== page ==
“What a joke this morning on the US Mint web site,” Thies said via email. “Totally a ‘blank’ joke! Logged on got even to the point of checking the box for the final order to place order but then had to continue to refresh the page for 15 minutes and by that time it was sold out. This is [nonsense] in the biggest form.

“The TV coin shows will be promoting this coin for thousands of dollars tonight and this weekend.

“Totally I’m almost done with coin collecting and the US Mint in general. I’m going to have to think real hard if I want to continue in 2020. What a joke for the average collector to have these hucksters enlist their co workers, buddies and whom ever so the collector who really wants one can’t get it at the normal price.”

Experiences of collectors filled Coin World’s Facebook page:

Ernesto Aguilar — Horrible experience. Mint website kept crashing. Took awhile but got an order in. Unfortunately it hasn’t been confirmed yet.

Ryan Kordziel — I had an overall good experience — took a little time but I was able to get one after all; from reading all the comments here it seems like I was lucky!

Scott Simmons — My order went through after 10 minutes of freezing up. But the prices for these on eBay are insane!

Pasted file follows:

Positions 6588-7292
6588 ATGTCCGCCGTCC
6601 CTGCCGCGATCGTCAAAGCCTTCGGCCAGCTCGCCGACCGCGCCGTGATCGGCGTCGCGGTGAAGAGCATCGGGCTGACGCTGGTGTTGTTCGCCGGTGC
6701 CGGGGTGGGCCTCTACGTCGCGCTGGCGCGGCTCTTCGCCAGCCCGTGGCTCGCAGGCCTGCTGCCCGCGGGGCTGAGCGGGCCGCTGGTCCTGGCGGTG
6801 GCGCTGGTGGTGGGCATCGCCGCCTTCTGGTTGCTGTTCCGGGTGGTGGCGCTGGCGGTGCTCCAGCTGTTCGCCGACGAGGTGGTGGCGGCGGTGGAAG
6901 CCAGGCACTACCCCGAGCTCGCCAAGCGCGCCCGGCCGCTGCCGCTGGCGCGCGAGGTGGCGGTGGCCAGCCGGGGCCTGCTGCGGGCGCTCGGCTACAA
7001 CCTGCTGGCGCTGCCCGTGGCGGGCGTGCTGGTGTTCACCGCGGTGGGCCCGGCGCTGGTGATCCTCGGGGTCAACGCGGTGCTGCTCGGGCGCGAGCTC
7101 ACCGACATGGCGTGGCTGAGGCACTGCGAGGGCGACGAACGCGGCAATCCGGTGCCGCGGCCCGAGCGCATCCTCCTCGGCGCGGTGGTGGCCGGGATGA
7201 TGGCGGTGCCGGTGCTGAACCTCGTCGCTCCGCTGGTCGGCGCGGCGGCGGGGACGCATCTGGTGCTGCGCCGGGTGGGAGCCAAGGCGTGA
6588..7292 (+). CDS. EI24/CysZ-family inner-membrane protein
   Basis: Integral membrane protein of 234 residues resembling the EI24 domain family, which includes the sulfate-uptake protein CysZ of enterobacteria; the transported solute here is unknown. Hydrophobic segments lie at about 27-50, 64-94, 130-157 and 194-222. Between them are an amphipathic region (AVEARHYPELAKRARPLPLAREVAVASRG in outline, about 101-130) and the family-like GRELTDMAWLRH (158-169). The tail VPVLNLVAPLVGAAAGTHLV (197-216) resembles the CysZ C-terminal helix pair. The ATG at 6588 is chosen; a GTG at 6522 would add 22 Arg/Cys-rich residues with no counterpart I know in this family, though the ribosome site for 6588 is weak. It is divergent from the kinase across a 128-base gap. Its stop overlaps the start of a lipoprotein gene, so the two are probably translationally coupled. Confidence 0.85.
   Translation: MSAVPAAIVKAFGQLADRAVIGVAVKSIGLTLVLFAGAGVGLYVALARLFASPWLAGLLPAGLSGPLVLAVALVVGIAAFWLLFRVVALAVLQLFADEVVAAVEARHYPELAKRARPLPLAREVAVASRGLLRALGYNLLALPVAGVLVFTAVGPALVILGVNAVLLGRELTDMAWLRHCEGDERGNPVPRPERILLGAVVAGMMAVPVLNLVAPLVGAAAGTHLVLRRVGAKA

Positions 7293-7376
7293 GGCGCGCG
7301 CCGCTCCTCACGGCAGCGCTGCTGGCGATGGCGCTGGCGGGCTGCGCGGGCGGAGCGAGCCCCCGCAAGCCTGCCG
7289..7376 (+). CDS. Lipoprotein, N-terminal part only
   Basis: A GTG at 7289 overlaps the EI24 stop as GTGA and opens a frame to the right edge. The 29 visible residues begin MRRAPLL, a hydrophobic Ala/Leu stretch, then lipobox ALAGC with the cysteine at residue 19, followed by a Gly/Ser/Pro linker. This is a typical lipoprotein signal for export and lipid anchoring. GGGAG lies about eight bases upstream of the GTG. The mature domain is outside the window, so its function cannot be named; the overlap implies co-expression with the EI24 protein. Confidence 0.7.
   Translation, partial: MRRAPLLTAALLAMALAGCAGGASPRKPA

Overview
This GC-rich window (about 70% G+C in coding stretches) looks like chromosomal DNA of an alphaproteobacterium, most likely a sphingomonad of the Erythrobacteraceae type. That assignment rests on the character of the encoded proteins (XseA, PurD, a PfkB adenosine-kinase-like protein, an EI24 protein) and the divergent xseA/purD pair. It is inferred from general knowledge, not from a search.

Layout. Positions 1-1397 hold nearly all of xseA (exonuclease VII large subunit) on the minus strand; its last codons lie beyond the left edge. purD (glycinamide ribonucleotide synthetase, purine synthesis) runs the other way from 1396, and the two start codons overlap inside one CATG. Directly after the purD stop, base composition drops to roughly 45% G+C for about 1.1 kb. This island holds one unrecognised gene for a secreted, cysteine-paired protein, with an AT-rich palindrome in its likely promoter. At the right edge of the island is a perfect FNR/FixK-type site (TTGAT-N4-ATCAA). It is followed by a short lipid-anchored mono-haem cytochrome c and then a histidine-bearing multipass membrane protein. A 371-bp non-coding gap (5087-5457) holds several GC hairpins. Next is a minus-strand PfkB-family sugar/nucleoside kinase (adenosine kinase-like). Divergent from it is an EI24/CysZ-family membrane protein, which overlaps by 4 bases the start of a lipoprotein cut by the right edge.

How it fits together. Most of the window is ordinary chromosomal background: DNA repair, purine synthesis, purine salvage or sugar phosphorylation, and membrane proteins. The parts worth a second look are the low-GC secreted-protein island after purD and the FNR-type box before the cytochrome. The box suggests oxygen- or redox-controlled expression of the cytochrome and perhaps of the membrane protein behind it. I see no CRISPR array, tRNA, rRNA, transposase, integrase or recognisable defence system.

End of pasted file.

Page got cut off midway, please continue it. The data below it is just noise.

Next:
Steve G. Schumann — I nailed one, but it was 15 solid minutes of refresh-back-reload madness. ... And after hitting the submit order button, the page never refreshed to tell me the order was successful ... but I saw the confirmation email hit my inbox and then checked my order status which confirmed my order slid in there.

Michael S. MacKenzie — Tried numerous times and many times it said I had it in my basket. Crashed each time and then finally said not available. I bet I’ll see that [person] on HSN selling them tonight for outrageous prices.

John Baumgart — “Oops...Something went wrong” ad infinitum every time I tried paying until eventually I was told I had an illegal item in my cart when it sold out. So ... bad experience.

Karl Edelmann — Absolutely HIDEOUS! I was able to sign in, get a coin in my bag, and the system crashed MULTIPLE times! When I finally got to the payment section, the system crashed 4 separate times while trying to accept my payment. When it came back the fifth time it said it was sold out and to remove the item from my bag!!! If I was on time, have it in my bag, and the vendor’s system crashes, how can it be sold out? Major FAIL!!!

Mark Parrish — I think my coin collecting days are over, a very bad experience!

Serial-numbered COA

The Enhanced Reverse Proof American Eagle silver dollar is the first numismatic product offered by the U.S. Mint to be accompanied by a serial-numbered certificate of authenticity (COA).

During the Oct. 24 to 25 Fourth Annual U.S. Mint Numismatic Forum in Philadelphia, Pennsylvania, Mint Director David J. Ryder said the first 100 serial-numbered COAs would be hand-signed by him, near his facsimile signature.